Scottish dairy sector review launched by ministers
- 21 November 2012
- From the section Scotland business
The Scottish government has launched a strategic review of the dairy sector in a bid to help it achieve sustainable economic growth.
The review will look at ways to boost efficiency and competitiveness and exploit opportunities for value added products in UK and export markets.
It will be led by James Withers, chief executive of industry body Scotland Food and Drink.
He will be backed by an advisory group, which will include dairy leaders.
The review, which will cover all parts of the supply chain, will be handed to ministers by the end of March.
Rural Affairs Secretary Richard Lochhead said: "Scotland's dairy industry has huge potential yet, despite this, the sector has faced challenging times thanks - largely - to fluctuating market returns due to volatility in world commodity prices and outmoded contractual relationships.
"That's why I brought forward a five point dairy action plan to address the various issues facing our dairy industry and this strategic review, which will be chaired by James Withers, is a key part of this plan."
He added: "I'm particularly interested in exploring ways in which we can add value to our dairy products and exploit the market potential offered by the Scottish premium, allowing us to drive up export volumes as well as domestic sales."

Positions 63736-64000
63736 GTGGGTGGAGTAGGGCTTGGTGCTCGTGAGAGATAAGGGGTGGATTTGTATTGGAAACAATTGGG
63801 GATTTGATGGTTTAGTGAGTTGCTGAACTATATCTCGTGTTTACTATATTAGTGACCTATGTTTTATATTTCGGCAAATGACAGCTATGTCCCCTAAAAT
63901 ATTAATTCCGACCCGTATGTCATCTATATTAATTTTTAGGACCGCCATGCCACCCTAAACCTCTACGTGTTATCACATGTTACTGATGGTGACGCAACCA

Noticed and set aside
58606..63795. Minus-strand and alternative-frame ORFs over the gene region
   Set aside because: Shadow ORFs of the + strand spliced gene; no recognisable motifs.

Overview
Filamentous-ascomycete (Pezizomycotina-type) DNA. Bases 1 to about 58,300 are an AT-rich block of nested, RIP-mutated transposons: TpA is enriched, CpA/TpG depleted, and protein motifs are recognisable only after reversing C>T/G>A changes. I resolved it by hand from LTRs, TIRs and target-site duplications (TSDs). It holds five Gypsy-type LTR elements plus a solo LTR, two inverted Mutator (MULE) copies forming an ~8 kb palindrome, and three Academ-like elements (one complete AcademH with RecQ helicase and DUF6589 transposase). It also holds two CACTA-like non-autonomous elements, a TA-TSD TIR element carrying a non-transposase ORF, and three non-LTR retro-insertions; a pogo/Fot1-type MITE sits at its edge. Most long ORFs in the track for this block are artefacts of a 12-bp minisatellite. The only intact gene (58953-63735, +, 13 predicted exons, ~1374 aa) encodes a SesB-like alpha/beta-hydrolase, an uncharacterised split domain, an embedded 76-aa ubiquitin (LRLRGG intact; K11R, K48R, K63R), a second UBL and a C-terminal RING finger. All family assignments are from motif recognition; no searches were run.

Mr Withers said there had been "a decade of frustration" in the Scottish dairy industry, during which time milk production had fallen and half of dairy farmers had left the sector.
He added: "It is time for change. We have the ingredients for success with one of the most efficient milk fields in Europe, the highest standards of production and processing, rising demand for milk and dairy products and a growing national reputation for premium produce.
"What we need now is a clearer focus and a collective desire to consider real change. That means developing a long-term growth plan for the sector and challenging existing ways of doing business."
He added: "We need to think about what we could and should produce in this country, what markets we should target - here and overseas - and how we better structure ourselves."